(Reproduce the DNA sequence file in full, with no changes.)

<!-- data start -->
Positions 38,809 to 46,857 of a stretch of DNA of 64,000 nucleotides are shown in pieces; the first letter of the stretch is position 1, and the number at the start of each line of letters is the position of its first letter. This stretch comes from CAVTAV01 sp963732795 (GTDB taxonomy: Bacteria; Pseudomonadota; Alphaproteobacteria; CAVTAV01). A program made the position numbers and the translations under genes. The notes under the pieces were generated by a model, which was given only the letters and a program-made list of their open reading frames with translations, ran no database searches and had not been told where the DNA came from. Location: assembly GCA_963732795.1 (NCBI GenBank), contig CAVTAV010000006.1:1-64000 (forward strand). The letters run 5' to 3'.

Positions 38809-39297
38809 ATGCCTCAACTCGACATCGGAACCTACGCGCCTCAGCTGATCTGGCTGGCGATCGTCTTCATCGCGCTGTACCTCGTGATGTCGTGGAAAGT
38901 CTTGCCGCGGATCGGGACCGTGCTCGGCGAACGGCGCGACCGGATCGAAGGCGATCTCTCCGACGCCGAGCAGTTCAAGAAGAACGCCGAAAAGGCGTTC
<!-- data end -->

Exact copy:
Positions 38,809 to 46,857 of a stretch of DNA of 64,000 nucleotides are shown in pieces; the first letter of the stretch is position 1, and the number at the start of each line of letters is the position of its first letter. This stretch comes from CAVTAV01 sp963732795 (GTDB taxonomy: Bacteria; Pseudomonadota; Alphaproteobacteria; CAVTAV01). A program made the position numbers and the translations under genes. The notes under the pieces were generated by a model, which was given only the letters and a program-made list of their open reading frames with translations, ran no database searches and had not been told where the DNA came from. Location: assembly GCA_963732795.1 (NCBI GenBank), contig CAVTAV010000006.1:1-64000 (forward strand). The letters run 5' to 3'.

Positions 38809-39297
38809 ATGCCTCAACTCGACATCGGAACCTACGCGCCTCAGCTGATCTGGCTGGCGATCGTCTTCATCGCGCTGTACCTCGTGATGTCGTGGAAAGT
38901 CTTGCCGCGGATCGGGACCGTGCTCGGCGAACGGCGCGACCGGATCGAAGGCGATCTCTCCGACGCCGAGCAGTTCAAGAAGAACGCCGAAAAGGCGTTC